Eating Habit Myths: Debunked

From social media to health blogs, nutrition myths are all over the internet. If we look around us, many unhealthy eating myths across the world are just different cultural eating habits.


In many countries across the world, having a late-night dinner is very common. In Spain, many restaurants close in the afternoon during the summer. The owners go home, and just like everyone else, have Siesta (a 1-2 hour afternoon nap), because it’s simply too hot to be doing anything else. At night, the cities come back to life and everyone goes out to have a nice meal. Having a big meal this late or eating before bed has been a controversial topic for years, but let’s take a look at the facts.

There are no physiological reasons that eating before bed would cause weight gain. There’s also no evidence that calories count more before bedtime than throughout the day,[1] according to several studies from PubMed Central. Therefore, there is nothing wrong with eating at night. The important part is what you’re eating and the nutrition value of the foods you’re consuming. It is easy to get hungry at night, but if it becomes a habit to reach for high-calorie foods, it can cause weight gain, simply because it becomes a bad habit.[2] Reaching for fruits when hungry at night is a better alternative.


When we look to Central Europe, Germany and France—together with most of their neighbouring countries—are all about bread, and tend to eat a lot of it. Germans love their cold cut sandwiches. Bread is served with breakfast, lunch, and as a snack when out having a beer with friends. Then there are the Italians, who enjoy their fair share of pasta and pizza. But aren’t all those carbs fattening?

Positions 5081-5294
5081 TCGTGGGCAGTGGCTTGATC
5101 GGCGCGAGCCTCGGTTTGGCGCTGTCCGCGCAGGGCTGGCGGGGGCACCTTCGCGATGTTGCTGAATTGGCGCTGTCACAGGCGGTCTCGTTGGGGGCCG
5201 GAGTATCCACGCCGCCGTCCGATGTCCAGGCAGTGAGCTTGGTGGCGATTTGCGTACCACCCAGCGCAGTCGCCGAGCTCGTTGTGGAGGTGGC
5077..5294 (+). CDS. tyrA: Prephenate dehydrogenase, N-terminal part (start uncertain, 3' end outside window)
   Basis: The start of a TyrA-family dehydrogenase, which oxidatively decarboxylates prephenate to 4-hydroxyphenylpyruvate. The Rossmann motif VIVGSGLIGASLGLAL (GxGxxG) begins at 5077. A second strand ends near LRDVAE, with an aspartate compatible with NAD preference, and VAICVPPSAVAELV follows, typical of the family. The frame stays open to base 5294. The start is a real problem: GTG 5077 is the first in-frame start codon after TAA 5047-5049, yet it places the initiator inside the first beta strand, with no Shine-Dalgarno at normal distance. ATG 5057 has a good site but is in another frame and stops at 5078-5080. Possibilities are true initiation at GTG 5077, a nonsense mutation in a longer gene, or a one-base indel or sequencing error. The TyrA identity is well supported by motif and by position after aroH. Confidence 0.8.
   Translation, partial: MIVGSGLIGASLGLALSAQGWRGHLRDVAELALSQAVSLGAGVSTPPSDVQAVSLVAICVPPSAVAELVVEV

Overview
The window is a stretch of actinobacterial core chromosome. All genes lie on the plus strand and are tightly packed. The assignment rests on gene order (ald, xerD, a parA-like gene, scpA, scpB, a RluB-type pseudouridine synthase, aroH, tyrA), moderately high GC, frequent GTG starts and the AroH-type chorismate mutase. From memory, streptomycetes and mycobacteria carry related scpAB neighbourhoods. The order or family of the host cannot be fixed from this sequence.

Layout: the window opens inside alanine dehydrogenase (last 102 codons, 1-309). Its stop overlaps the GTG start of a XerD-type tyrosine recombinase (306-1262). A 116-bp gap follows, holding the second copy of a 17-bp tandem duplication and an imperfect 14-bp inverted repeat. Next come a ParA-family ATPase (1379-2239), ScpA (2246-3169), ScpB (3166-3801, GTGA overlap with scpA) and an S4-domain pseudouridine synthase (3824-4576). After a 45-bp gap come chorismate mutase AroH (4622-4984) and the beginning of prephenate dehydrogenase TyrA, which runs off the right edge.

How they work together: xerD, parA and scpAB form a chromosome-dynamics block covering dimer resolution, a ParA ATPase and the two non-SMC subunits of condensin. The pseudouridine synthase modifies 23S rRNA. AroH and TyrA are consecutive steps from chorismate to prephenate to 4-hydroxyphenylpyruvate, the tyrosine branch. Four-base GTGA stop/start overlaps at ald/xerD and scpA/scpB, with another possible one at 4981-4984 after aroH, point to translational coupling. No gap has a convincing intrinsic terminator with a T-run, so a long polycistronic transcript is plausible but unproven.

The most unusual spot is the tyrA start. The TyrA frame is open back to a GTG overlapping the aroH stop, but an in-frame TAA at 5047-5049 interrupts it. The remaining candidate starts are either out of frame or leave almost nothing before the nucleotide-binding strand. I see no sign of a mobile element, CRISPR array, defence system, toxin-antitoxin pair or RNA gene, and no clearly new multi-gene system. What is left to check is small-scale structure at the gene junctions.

“It’s the type and quantity of the carbs you eat—not the carbohydrates themselves—that cause weight gain. Many carbs do contain excess calories and sugar,” says Julia Zumpano, a nutrition counsellor at Cleveland Clinic.[3]Complex carbohydrates, like whole grains, do not make you put on weight, compared to “bad carbs” like white flour and sugar.

So, which carbs are the healthier ones? High-fibre carbs such as whole grains, veggies and fruits, and high-protein carbs, like yogurt and milk, generally have a better nutritional value than low-fibre carbs, like sweets and refined grains.

This doesn’t mean that high-carb foods are bad for you—they can still be of nutritional value. Potatoes, for example, consist of a lot of potassium, vitamin C and fibre. Nutrition counsellors advise to still eat different types of carbs, just in moderation.[4]


Bread isn’t the only thing the Europeans like. Dairy products are a big favourite on the other side of the Atlantic Ocean. Dutch people have always consumed a lot of dairy as the landscape in the Netherlands is perfect farmland for cows. Back in the day, any leftover milk would be used to make cheese. To this day the Dutch are famous for their cheeses. Eating all this dairy has made them some of the tallest people on earth.[5]

But what does dairy do to your body? The European Commission says protein, calcium, magnesium, and several other essential nutrients are all present in dairy products, except for Vitamin D. Because of this, milk and dairy products are excellent for good bone health at a young age.

There is a lot of scepticism around dairy and the effects it has on the rest of your body. Too much dairy is said to cause cancer, however, a study from the World Cancer Research Fund (WCRF) reports that consumption of dairy products might actually protect us from certain types of cancer, such as bladder cancer and breast cancer. Apart from that, many studies about dairy causing specific types of cancer are inconclusive.[6]

With the internet at our fingertips, it’s easy to be confused by what is deemed “healthy” eating habits and what is not. Eating times, carb intake, and daily dairy consumption are all things considered; but when we look to different practices around the world, it’s clear there are some misconceptions.